|US5192291 *||13 Jan 1992||9 Mar 1993||Interventional Technologies, Inc.||Rotationally expandable atherectomy cutter assembly|
|US5217474 *||15 Jul 1991||8 Jun 1993||Zacca Nadim M||Expandable tip atherectomy method and apparatus|
|US5224945 *||13 Jan 1992||6 Jul 1993||Interventional Technologies, Inc.||Compressible/expandable atherectomy cutter|
|US5250060 *||26 Jun 1992||5 Oct 1993||Carbo Paul L||Angioplasty apparatus|
|US5308354 *||10 Dec 1991||3 May 1994||Zacca Nadim M||Atherectomy and angioplasty method and apparatus|
|US5312427 *||16 Oct 1992||17 May 1994||Shturman Cardiology Systems, Inc.||Device and method for directional rotational atherectomy|
|US5314438 *||2 Feb 1993||24 May 1994||Shturman Cardiology Systems, Inc.||Abrasive drive shaft device for rotational atherectomy|
|US5318576 *||16 Dec 1992||7 Jun 1994||Plassche Jr Walter M||Endovascular surgery systems|
|US5336234 *||7 May 1993||9 Aug 1994||Interventional Technologies, Inc.||Method and apparatus for dilatation of a stenotic vessel|
|US5356418 *||28 Oct 1992||18 Oct 1994||Shturman Cardiology Systems, Inc.||Apparatus and method for rotational atherectomy|
|US5360432 *||17 Dec 1992||1 Nov 1994||Shturman Cardiology Systems, Inc.||Abrasive drive shaft device for directional rotational atherectomy|
|US5376100 *||5 May 1994||27 Dec 1994||Lefebvre; Jean-Marie||Rotary atherectomy or thrombectomy device with centrifugal transversal expansion|
|US5385311 *||13 Dec 1993||31 Jan 1995||Ohyodo Komatsu Co., Ltd.||Breaking equipment|
|US5395311 *||17 Aug 1992||7 Mar 1995||Andrews; Winston A.||Atherectomy catheter|
|US5402790 *||27 Feb 1992||4 Apr 1995||Cardiovascular Imaging Systems, Inc.||Intravascular catheter having combined imaging abrasion head|
|US5490859 *||29 Apr 1993||13 Feb 1996||Scimed Life Systems, Inc.||Expandable intravascular occlusion material removal devices and methods of use|
|US5554163 *||27 Apr 1995||10 Sep 1996||Shturman Cardiology Systems, Inc.||Atherectomy device|
|US5556405 *||13 Oct 1995||17 Sep 1996||Interventional Technologies Inc.||Universal dilator with reciprocal incisor|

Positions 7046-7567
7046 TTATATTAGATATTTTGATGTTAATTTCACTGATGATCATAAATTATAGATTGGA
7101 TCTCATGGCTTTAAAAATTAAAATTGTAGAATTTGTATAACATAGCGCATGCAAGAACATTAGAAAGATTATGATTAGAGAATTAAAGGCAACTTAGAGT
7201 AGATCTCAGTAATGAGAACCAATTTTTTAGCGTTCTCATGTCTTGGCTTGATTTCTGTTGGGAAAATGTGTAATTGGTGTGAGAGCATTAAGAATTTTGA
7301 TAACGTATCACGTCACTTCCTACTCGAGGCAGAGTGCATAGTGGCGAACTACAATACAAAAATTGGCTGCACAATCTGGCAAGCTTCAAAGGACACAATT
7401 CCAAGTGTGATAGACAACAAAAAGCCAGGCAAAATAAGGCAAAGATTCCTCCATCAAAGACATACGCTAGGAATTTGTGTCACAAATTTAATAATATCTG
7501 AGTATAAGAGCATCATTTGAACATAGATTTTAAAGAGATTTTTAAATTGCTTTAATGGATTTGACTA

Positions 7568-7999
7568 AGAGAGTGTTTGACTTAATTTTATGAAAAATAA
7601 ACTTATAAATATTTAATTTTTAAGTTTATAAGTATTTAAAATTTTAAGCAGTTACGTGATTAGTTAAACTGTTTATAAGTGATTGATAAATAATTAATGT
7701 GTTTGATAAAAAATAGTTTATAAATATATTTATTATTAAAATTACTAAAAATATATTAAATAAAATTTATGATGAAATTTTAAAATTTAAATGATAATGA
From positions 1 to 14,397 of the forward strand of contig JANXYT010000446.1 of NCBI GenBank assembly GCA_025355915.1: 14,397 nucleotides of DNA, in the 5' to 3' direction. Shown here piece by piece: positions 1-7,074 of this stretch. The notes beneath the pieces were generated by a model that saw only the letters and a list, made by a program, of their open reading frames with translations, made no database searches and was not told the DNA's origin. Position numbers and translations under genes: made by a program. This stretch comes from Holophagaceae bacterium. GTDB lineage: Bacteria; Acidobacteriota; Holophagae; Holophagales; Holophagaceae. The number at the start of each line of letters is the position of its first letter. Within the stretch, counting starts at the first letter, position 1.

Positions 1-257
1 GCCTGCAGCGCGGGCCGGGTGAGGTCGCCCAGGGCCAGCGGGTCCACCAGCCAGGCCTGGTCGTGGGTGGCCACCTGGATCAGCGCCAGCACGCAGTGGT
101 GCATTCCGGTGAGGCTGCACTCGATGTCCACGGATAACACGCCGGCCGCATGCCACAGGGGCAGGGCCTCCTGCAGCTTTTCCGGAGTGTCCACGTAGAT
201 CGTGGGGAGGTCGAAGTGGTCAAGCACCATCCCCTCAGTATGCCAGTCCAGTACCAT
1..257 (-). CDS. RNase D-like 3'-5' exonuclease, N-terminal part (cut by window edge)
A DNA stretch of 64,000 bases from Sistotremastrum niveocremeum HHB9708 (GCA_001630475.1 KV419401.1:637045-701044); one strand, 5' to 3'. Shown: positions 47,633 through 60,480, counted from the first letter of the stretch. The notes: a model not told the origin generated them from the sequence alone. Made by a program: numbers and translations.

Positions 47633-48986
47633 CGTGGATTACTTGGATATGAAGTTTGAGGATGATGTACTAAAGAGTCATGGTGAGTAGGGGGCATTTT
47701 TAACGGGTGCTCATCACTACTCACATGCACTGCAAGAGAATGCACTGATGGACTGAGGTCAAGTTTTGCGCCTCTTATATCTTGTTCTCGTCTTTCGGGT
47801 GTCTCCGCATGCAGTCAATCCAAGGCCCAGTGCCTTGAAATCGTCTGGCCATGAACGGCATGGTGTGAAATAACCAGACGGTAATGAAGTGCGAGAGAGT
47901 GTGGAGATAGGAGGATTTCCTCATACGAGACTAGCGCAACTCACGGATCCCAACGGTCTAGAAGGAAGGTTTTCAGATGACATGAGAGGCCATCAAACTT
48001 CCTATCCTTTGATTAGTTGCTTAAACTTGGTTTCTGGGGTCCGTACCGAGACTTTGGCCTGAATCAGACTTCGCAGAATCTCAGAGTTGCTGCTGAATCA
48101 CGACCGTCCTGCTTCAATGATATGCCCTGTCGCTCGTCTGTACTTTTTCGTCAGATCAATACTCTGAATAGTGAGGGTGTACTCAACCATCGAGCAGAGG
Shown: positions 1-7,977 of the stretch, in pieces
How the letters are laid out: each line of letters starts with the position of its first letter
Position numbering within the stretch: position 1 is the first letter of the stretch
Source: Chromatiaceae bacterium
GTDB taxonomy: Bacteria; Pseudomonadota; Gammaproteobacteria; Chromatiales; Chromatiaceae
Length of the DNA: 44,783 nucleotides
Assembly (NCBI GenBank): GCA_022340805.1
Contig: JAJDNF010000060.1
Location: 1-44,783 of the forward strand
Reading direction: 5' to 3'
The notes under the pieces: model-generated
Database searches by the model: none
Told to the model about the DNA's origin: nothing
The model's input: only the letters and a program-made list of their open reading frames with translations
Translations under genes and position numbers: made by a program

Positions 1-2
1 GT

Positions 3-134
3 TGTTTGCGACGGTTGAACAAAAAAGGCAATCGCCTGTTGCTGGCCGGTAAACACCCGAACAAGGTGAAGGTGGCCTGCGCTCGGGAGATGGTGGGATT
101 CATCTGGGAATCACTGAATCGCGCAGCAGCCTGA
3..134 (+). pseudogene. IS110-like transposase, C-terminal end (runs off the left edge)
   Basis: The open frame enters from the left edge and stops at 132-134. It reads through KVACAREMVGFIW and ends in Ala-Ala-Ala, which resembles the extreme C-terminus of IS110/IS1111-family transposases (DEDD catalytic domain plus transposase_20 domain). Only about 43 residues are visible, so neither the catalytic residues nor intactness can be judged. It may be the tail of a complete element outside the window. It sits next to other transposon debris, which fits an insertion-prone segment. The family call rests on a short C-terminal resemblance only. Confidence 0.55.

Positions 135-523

|US5556408 *||27 Apr 1995||17 Sep 1996||Interventional Technologies Inc.||Expandable and compressible atherectomy cutter|
|US5569276 *||6 Jun 1995||29 Oct 1996||Cardiovascular Imaging Systems, Inc.||Intravascular catheter having combined imaging abrasion head|
|US5571086 *||1 Apr 1994||5 Nov 1996||Localmed, Inc.||Method and apparatus for sequentially performing multiple intraluminal procedures|
|US5571122 *||6 Jun 1995||5 Nov 1996||Endovascular Instruments, Inc.||Unitary removal of plaque|
|US5616149 *||28 Mar 1994||1 Apr 1997||Cedars-Sinai Medical Center||Balloon catheter with cutting edge|
|US5649941 *||20 Dec 1995||22 Jul 1997||Interventional Technologies Inc.||Improved vascular incisor/dilator|
|US5653696 *||18 Aug 1995||5 Aug 1997||Surgical Systems & Instruments, Inc.||Stent unclogging method|
|US5681336 *||7 Sep 1995||28 Oct 1997||Boston Scientific Corporation||Therapeutic device for treating vien graft lesions|
|US5697944 *||15 Nov 1995||16 Dec 1997||Interventional Technologies Inc.||Universal dilator with expandable incisor|
|US5725543 *||9 Mar 1994||10 Mar 1998||Redha; Falah||Medical instrument for atherectomy|
|US5725568 *||27 Jun 1995||10 Mar 1998||Scimed Life Systems, Inc.||Method and device for recanalizing and grafting arteries|
|US5728123 *||26 Apr 1995||17 Mar 1998||Lemelson; Jerome H.||Balloon actuated catheter|
|US5749914 *||28 May 1996||12 May 1998||Advanced Coronary Intervention||Catheter for obstructed stent|
|US5766192 *||16 Oct 1996||16 Jun 1998||Zacca; Nadim M.||Atherectomy, angioplasty and stent method and apparatus|
|US5792158 *||6 Nov 1996||11 Aug 1998||Lary; Banning Gray||University dilator with expandable incisor|
|US5836957 *||26 Feb 1997||17 Nov 1998||Devices For Vascular Intervention, Inc.||Large volume atherectomy device|
|US5842479 *||15 Oct 1996||1 Dec 1998||Endovascular Instruments, Inc.||Method of restoring reduced or absent blood flow capacity|